There’s a lot of potential in Shadow of Mordor for a great sequel, but this first attempt is being crushed under the weight of Tolkien’s source material.
“Hoshu of the Spiders.” The name rolls off my tongue with all the hatred I can muster. I’ve been playing Middle-earth: Shadow of Mordor for fifteen hours already, and here comes good ol’ Hoshu, waltzing back into my life like that guy everybody hates at the birthday party, covered in scars from our previous encounters.
The two of us have done battle five or ten times over the course of the last ten hours. When first we met he was a mere shrimp of an Uruk captain—a scrawny little thing with a metal cage around his head, like a bear trap, who shot poisonous crossbow arrows at me. He killed me that first battle out of luck more than anything else, shooting me in the back as I fought another captain.
And he climbed the ranks. And climbed and climbed. I’ve killed him. He’s come back from the grave. I’ve killed him more times. He’s come back again and again, each time with a snarl and a taunt, like “You thought you killed me, huh?”
Yes, Hoshu, I did. I stabbed a sword through your spine and left you bleeding on the battlefield. He doesn’t even have that metal cage anymore. It was torn from his face, leaving oozing scar tissue across his eyes.
He just. Won’t. Quit.
Enemy of my enemy
You’ll never meet Hoshu. Sure, he sounds like an important character in the Lord of the Rings-themed third-person action game Shadow of Mordor, and he was important—at least in my playthrough. But he’s ultimately a product of the game’s Nemesis system. Rather than propelling you through a series of predetermined enemies in the course of its open-world experience, developer Monolith has instead scripted a system that turns ordinary fodder enemies into procedurally-generated boss fights.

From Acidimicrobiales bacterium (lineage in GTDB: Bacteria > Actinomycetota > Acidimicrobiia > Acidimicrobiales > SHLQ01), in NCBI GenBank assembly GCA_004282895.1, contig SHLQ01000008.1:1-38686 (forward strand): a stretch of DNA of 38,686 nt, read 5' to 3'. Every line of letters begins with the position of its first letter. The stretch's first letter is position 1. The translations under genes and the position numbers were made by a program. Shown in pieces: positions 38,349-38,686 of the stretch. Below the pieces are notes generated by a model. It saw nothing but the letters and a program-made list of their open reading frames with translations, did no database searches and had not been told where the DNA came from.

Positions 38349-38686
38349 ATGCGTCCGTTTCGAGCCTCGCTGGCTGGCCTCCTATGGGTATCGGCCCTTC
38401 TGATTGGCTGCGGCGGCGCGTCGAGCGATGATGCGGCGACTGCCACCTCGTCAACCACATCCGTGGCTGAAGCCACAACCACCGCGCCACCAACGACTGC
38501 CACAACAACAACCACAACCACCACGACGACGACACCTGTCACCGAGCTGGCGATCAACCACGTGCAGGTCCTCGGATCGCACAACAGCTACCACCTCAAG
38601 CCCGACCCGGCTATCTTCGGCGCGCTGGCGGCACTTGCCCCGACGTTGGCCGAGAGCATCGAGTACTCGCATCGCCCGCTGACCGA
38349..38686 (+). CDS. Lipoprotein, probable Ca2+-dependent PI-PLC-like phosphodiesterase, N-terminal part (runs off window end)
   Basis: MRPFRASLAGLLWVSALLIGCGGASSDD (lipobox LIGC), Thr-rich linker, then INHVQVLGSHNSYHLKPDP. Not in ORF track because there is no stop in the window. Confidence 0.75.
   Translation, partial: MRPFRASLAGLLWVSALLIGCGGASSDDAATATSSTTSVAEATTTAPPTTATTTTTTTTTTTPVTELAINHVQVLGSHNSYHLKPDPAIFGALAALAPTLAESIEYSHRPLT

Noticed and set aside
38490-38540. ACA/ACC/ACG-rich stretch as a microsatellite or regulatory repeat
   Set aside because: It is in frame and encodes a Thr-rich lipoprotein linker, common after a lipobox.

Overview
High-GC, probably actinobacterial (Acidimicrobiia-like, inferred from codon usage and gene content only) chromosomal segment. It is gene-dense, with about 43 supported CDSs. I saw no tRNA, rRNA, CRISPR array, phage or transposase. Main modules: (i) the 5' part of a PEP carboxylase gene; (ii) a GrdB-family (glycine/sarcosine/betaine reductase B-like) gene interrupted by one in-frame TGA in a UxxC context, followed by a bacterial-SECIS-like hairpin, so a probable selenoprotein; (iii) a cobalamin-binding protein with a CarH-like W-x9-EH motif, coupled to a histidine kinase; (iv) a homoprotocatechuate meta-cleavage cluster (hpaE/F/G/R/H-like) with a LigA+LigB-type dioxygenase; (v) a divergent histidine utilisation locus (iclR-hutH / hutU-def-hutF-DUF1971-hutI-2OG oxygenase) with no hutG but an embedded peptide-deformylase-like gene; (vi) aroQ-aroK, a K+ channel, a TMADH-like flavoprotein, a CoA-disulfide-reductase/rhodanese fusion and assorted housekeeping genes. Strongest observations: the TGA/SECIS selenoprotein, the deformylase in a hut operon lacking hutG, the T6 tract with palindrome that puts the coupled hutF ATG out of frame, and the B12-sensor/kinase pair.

Hoshu is a random set of traits: a poisoned-crossbow wielder with a metal grate on his head who hates fire and is invulnerable to both ranged attacks and being leaped over, with a reedy but intelligent-sounding voice (for an orc). Oh, and of course the “Hoshu of the Spiders” name, which is completely random.
It’s an impressive system, especially when compared to the open-world games of yore. The awkward series of clones wandering around Grand Theft Auto V or Watch_Dogs already seems old-fashioned. Even the “nameless” fodder enemies in Shadow of Mordor are simply biding their time. If one of them manages to kill you the camera will zoom in and put a name and face to your foe, and they’ll most likely get promoted to captain in your absence—instead of reloading after you die, a nebulous amount of time passes during which various orcs will move up in the ranks, fight amongst themselves, or even be murdered by jealous rivals.
If Shadow of Mordor were being ranked off a single system, it would be a runaway success. Oh boy, would it. The Nemesis system is easily the most “next-gen” feeling thing we’ve seen so far from the new console hardware. While others have made use of better graphics tech, Shadow of Mordor really drives new systems forward, and that’s fantastic.
Unfortunately it is not a single system. It is a game, and as a game Shadow of Mordor just doesn’t really hold together.
Let’s hit it on the sequel
For all the “Assassin’s Creed in a Tolkien world” comparisons that Middle-earth: Shadow of Mordor received pre-release because of the free-running aspects, I feel it’s an especially apt comparison to make in the full game also—for entirely different reasons.
Assassin’s Creed was one of the first big open-world games on the previous generation of consoles, and as such it was this incredible technical achievement at the time. “Look at the size of these crowds! Look at the size of the map! Look how fluid the animations are! Amazing!” All these traits helped distract a bit from the fact that the story was nigh-on nonsensical and the core gameplay loop had you performing the same exact actions for fifteen or so hours. And then Assassin’s Creed II came about and turned a bunch of disparate systems into a real game.